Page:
There are some models that could be used and adapted, particularly those which involve interdisciplinarity and a cooperative approach to course design involving students in the process.

    Dewey, after all, said that each generation had to renew democracy…. ;-)

  3. OMF Says:

    Reading the Irish Times does not a well informed individual make.

    Most of them hadn’t heard about Mail because almost no newspaper is really interested in Mail. We hear about kidnapping, troops, towns, etc, etc, but nowhere can we read a detailed, clear, and informative synopsis of the true state of the country, and why these events are really happenning.

    It would only take a few pages to give people a clear picture of the conflict and its consequences, but in the age of exabytes of internet data, it seems that room cannot be spared between the wine reviews and sports pages.

  4. Anna Notaro Says:

    When I was attending the lyceum (a type of high school back in Italy) I remember we had once a week what was called ‘the newspapers reading hour’, memories of that time are of complete and utter boredom, the problem was not with the news or current affairs per se (although as a typical teenager they did not feature exactly at the top of my list of interests, but that’s another story) but with the language and the delivery of such news, i.e. the medium used to the purpose – the style of the teacher running this ‘newspaper hour’ class might also have been a factor, of course. I can safely affirm that had I had access to Jon Stewart’s The Daily Show then (or something like it) I would have been glued to the TV screen, in the same way I’m captivated by this ‘fake news’ show now, although for reason that I’d like to think have currently more to do with my scholarly media interests.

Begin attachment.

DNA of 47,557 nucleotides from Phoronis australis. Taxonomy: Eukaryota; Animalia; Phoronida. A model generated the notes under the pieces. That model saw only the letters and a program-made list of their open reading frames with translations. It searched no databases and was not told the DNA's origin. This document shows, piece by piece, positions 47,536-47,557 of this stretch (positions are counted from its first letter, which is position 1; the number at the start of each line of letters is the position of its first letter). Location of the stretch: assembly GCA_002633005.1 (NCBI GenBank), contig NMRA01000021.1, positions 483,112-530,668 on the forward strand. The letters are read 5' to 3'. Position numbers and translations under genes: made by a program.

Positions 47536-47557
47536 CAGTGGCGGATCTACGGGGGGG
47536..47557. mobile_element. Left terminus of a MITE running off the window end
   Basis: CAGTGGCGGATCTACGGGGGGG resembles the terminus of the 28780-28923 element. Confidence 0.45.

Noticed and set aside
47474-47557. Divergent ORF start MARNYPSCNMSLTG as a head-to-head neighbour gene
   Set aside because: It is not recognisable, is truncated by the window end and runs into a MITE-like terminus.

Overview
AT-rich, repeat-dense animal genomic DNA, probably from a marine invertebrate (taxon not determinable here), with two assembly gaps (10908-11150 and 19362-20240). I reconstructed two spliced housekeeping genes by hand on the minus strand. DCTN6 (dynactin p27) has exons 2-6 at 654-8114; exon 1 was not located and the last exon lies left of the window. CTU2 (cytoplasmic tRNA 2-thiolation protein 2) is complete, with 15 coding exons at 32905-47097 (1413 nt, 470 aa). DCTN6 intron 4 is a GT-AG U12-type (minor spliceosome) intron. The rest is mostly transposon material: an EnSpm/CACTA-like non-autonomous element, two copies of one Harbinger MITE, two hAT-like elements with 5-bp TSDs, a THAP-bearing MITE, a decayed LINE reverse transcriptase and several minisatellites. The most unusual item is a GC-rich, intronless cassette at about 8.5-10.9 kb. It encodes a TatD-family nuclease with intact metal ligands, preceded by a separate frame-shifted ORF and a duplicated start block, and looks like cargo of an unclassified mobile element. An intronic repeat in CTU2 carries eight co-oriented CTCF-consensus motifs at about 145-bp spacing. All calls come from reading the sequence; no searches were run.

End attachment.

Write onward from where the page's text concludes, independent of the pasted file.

The whole issue of young people not being politically informed or ‘engaged’ is rather complex (one cannot compare the political zeitgeist of the 60s/70s with the current state of affairs, for example) and often purportedly amplified to confirm the well rehearsed criticism of digital/social media as a source of dangerous ‘distraction’ for youngsters or, worse, as a potent factor in dumbing down their brains. Several studies have shown that the Daily Show and the Colbert Report can provide quality information that citizens can use in making informed choices about political issues like the American Presidential election. They attract the largest percentages of young people, whereas only 10% of 18-to-24-year-olds watching TV are tuning in to the evening news on ABC, NBC and CBS combined. This is hardly surprising if one considers that the network evening news format has remained virtually unchanged for the past 40 years. Just imagining a young person sitting down to watch an actual network newscast every evening at 6:00 is bizarre, for most it’s a lot easier to go online and *customize* their news. Also, for a generation raised on the topical lampoonery of The Simpsons and South Park a fake news show that parodies a “legitimate” television news broadcast makes perfect sense.